From a Project Gutenberg Etext, Recollections and Letters of General Lee by Captain Robert E. Lee, His Son.
My father's first letter after his return to Lexington was the following:
"Lexington, Virginia, May 11, 1869.
"My Dear Fitzhugh:
"I reached here last Saturday, bringing Agnes and Miss Peyton with me from Staunton. Found everybody well and Custis better. I had, upon, the whole, a pleasant visit, and was particularly glad to see again our old friends and neighbours in Alexandria and vicinity; though should have preferred to enjoy their company in a more quiet way. Your Uncle Smith came up to meet me, and your Aunt Nannie and Fitz. were there. I had not seen them since I parted from them in Richmond after the war. I wish I could have visited you and Rob and have seen my daughter and grandson; but that pleasure, I trust, is preserved for a future day. How is the little fellow? I was much relieved after parting from you to hear from the doctors that it was the best time for him to have the whooping-cough, in which opinion the 'Mim' concurs. I hope that he is doing well. Bishop Whittle will be here Friday next and is invited to stay with us. There are to be a great many preparatory religious exercises this week. A great feeling of religion pervades the young in the community, especially at the Virginia Military Institute. All send love.
"Your affectionate father,
"R. E. Lee."
Since his establishment in Lexington, General Lee had been a member of the vestry of Grace (Episcopal) church. At the council of 1868, which met at Lynchburg, he had been sent as a delegate, and spent three days there. This year the council was to meet in Fredericksburg, and he was again elected to represent his church. This was a busy time with him. The examinations were commencing, his new home was about ready to move into, and the preparations for the commencement exercises had to be made; yet he accepted the trust imposed upon him by his church and took a week out of his valuable time to perform it. In his next letter to his son, after writing on some Smith's Island business, he tells him of his proposed journey to Fredericksburg and of his regret at not being able to visit him as he had intended:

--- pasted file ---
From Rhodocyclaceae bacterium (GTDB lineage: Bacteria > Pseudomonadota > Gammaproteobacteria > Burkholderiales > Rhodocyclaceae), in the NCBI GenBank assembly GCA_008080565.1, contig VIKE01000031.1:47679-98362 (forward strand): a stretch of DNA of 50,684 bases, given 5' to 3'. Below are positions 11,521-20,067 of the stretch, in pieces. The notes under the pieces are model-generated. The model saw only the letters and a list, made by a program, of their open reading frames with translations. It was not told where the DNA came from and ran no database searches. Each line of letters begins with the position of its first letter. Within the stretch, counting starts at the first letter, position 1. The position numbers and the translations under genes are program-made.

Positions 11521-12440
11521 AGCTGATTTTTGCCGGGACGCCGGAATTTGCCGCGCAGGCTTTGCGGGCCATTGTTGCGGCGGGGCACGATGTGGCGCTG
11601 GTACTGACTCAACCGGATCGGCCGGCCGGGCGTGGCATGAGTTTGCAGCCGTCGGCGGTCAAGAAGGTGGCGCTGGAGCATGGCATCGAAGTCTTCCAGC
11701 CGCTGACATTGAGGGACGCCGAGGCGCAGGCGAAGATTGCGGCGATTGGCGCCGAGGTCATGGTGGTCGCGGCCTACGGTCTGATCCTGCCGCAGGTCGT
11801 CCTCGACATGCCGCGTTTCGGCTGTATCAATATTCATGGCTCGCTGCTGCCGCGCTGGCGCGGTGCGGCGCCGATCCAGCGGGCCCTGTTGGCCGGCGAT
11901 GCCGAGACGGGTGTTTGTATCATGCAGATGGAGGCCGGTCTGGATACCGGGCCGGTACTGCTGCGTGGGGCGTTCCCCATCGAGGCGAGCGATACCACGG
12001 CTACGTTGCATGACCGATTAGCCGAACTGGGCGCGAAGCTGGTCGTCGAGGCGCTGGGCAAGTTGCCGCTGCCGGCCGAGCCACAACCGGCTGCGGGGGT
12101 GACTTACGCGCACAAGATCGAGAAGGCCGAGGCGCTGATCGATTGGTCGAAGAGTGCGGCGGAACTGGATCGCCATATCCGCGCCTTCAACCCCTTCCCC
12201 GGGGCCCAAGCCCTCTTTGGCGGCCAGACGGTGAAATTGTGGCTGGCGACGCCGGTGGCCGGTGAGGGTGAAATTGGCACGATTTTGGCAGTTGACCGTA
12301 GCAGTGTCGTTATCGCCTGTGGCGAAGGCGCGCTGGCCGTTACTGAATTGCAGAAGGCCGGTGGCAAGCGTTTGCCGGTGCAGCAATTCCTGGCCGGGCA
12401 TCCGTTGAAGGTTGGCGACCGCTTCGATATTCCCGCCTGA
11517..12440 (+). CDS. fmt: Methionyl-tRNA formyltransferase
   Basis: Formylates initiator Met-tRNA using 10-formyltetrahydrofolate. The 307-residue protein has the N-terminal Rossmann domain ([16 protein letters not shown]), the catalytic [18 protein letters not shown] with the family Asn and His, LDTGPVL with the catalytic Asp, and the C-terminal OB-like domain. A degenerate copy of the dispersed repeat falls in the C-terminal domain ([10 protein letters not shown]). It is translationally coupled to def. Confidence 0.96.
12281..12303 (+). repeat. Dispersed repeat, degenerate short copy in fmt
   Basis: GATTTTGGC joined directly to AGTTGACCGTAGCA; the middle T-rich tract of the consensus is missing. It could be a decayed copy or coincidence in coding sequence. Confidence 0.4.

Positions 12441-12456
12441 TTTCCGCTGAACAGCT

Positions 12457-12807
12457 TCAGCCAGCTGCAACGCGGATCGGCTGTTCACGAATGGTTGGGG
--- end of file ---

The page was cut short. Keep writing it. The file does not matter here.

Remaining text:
"Lexington, Virginia, May 22, 1869.
"My Dear Fitzhugh:
"The weather here has been very hard on the corn-fields, and I hear of many having to be replanted. The wheat, so far, is very promising, and I am glad to hear that yours and Rob's is equally so. I have been elected by our little church to represent it at the coming convention, and have concluded to go. I shall leave for Fredericksburg Tuesday, June 1st, and shall endeavour while there to spend a night with your Uncle Smith, the only visit I shall be able to make him. It is very inconvenient for me to be absent at this time. The examination of the senior classes is in progress, and I must hasten back to attend as many as I can. The new house is about finished. The contractors say they will deliver the keys on Monday, the 31st inst. I will make arrangements to have it cleaned out during the week, so as to be able to move in on my return. The commencement, a busy time with me, is approaching, and we must try to be prepared. I shall not, therefore, be able to pay you a visit at this time, but hope Custis and I will be able to do so after the close of the session. I met Bishop Whittle at Lynchburg last convention, and was much pleased with him. My favourable impressions were much strengthened and increased by this visit here.
"I am so glad to learn that my little grandson is getting on so well with his whooping-cough. You must kiss him and his mother for me. We are all about the same. Your mother is becoming interested in her painting again, and is employing her brush for the benefit of our little church, which is very poor. She yet awhile confines herself to coloring photographs, and principally to those of General and Mrs. Washington, which are sold very readily. The girls are well, and have Miss Peyton with them still. Custis, I hope, is better. He is getting over some of his confinement with his classes now, which I hope will be of benefit to him. Give my love to Robert and tell my daughter Tabb I long to see her. All unite with me in affectionate love. I am,
"Truly your father,
"R. E. Lee."
Copyright © 2000 Patricia B. Mitchell.